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Once You Try My Fried Stuffing Balls, You’ll Never Go Back

These golden orbs may sound like a stoner’s delight, but they make soggy stuffing cooked in the bird seem almost medieval in comparison

Why don’t we eat stuffing more often?

It’s the one food that symbolizes Thanksgiving for me, even more than a roast bird or pumpkin pie. Growing up, stuffing only appeared when the last week of November rolled around, and I never tired of tasting different versions in different homes. Linus had his Great Pumpkin; I had the Great Stuffing to look forward to every year. 

I’m hardly alone in my adoration of this bread-y baked foodstuff, and it’s a common trope to hear people declare that they love stuffing more than anything else on the Thanksgiving dinner table. So what gives? Does the artificial scarcity of stuffing during other times of the year grow our emotional tie to it, a lá the cult fandom around the seasonal McRib release? Does it need to be this way? 

There’s no good reason to hold off from more frequent stuffing consumption, especially when you consider the apex evolution of this traditional Thanksgiving dish: the fried stuffing ball.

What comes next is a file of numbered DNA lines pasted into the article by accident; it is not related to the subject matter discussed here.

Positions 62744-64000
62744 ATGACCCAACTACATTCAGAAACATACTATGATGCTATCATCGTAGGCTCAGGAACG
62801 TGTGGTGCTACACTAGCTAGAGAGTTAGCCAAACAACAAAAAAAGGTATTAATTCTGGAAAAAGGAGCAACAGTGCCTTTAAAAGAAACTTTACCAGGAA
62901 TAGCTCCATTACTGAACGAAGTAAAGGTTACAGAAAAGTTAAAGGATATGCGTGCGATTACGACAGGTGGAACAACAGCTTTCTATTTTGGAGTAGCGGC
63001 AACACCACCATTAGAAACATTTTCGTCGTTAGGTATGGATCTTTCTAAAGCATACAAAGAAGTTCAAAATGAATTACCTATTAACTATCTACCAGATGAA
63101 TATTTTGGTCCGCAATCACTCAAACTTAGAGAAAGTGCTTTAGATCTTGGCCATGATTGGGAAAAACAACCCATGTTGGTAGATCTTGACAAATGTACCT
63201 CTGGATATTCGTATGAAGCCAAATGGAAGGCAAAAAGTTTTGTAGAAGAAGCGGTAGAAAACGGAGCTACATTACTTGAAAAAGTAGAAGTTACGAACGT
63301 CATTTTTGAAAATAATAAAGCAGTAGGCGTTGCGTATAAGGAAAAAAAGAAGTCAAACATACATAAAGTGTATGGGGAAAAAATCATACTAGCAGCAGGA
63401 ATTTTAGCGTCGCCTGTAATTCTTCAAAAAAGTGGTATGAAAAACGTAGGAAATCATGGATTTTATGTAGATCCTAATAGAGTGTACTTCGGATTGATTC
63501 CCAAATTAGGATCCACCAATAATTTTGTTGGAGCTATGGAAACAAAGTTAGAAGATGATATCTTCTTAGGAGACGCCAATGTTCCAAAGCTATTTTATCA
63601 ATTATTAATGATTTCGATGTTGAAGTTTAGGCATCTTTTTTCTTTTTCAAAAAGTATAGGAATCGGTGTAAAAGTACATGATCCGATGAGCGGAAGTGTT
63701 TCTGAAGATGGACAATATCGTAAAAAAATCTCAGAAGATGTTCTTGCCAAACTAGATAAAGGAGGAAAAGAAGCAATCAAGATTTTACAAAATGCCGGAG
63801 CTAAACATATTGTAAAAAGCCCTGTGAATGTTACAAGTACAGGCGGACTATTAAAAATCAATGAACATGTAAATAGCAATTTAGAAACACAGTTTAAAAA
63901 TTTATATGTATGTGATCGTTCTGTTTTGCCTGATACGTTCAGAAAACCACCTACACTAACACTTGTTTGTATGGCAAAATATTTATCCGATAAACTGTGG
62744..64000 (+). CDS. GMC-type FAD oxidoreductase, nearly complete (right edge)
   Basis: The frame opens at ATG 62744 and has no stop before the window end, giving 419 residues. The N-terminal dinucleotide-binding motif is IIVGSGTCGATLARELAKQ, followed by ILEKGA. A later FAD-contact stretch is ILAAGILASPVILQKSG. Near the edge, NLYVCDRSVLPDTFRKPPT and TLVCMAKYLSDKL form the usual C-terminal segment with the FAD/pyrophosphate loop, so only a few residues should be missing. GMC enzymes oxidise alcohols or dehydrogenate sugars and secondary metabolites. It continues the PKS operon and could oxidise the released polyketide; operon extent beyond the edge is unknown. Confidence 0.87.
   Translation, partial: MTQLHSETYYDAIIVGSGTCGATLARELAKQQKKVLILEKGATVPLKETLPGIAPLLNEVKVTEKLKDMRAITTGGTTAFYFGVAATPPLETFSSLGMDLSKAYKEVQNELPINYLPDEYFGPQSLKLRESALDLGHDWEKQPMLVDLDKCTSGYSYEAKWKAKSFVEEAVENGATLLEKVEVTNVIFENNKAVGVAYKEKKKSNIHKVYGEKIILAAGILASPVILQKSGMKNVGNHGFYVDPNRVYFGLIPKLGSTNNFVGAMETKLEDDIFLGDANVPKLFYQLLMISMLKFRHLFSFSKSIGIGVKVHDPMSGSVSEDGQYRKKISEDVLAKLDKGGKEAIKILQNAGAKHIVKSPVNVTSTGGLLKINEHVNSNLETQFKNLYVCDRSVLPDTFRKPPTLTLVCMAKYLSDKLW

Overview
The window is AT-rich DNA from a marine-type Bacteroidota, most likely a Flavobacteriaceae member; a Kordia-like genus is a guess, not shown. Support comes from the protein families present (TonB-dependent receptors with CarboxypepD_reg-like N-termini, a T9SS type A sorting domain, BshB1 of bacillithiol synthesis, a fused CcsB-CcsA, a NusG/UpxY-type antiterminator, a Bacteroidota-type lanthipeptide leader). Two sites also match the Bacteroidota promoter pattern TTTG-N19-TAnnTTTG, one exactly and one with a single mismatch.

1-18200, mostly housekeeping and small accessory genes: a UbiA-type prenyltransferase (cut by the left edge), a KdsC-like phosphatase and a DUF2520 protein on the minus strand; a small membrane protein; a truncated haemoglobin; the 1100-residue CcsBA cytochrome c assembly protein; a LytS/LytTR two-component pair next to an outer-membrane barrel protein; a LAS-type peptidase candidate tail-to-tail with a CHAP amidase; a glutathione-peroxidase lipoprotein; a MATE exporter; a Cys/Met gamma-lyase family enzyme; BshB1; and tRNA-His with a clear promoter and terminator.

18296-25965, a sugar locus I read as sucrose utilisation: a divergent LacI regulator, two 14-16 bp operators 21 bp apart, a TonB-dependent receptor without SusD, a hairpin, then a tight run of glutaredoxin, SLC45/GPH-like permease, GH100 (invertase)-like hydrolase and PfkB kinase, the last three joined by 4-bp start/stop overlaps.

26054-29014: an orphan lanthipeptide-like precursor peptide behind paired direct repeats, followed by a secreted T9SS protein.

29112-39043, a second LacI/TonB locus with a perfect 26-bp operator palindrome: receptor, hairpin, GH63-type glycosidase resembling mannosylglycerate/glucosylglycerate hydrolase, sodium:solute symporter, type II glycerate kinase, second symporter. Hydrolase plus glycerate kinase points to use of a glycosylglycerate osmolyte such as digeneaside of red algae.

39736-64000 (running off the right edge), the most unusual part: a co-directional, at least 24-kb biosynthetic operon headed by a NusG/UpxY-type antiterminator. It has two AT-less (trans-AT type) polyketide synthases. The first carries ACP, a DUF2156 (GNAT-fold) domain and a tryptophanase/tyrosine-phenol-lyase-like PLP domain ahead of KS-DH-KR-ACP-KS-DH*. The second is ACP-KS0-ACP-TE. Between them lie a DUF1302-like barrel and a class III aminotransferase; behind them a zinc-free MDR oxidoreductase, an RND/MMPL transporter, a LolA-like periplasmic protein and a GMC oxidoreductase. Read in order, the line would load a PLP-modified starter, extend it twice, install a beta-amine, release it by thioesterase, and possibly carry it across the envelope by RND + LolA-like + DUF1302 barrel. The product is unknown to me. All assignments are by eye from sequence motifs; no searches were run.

This bronze orb of creamy bread, sausage and aromatics is fluffy enough to dip into gravy or dab with tart cranberry jelly. Frankly, it makes soggy stuffing cooked in the bird seem almost medieval in comparison. I made these for the first time a decade ago during college, when I was in my apartment alone the weekend before Thanksgiving. They were the best thing I ever wrought from a humble box of Stove Top-brand stuffing mix, and it was almost sad that my roommates weren’t around to taste them. (Less sad: settling down with a full plate of balls and a massive bong. What happened to my metabolism?) 

Fried stuffing balls can’t help but sound like a stoner’s delight, yet I think anyone who loves Thanksgiving flavors can and will fall in love with them, too. The recipe below is just a basic template that can lead to all kinds of experimentation. In fact, you can make these balls out of pretty much any stuffing recipe as long as it’s a stovetop (not baked) version and moist enough to mold into shape. 

The Recipe

(Makes 10-12 balls) 

  • 1 six-ounce box of Stove Top stuffing mix or similar or 6 ounces of dry diced bread (either stale or toasted in a low-temp oven)
  • 6 ounces of uncased Italian sausage 
  • 1/2 cup minced celery 
  • 1/2 cup minced carrot
  • 1/2 cup minced onion 
  • 1 minced garlic clove 
  • 3 tablespoons of butter
  • 1 cup chicken stock and 1/2 cup water 
  • Salt and pepper to taste 
  • 1 egg and 1/4 cup additional chicken stock 

For breading:

  • 1/4 cup all-purpose flour
  • 1/2 cup panko or Italian-style breadcrumbs
  • 1 pinch kosher salt (for breadcrumbs)
  • 2 eggs, beaten

Toss your sausage into a pan over medium-high heat, then use a spatula or spoon to break up the meat as it sizzles. Once the sausage browns around the edges, add all the minced vegetables and a pinch of salt and black pepper. Sauté the mixture over medium heat until the carrots soften and the onions begin turning translucent. Add the butter to the center of the pan, let it melt, then add your stuffing mix or bread.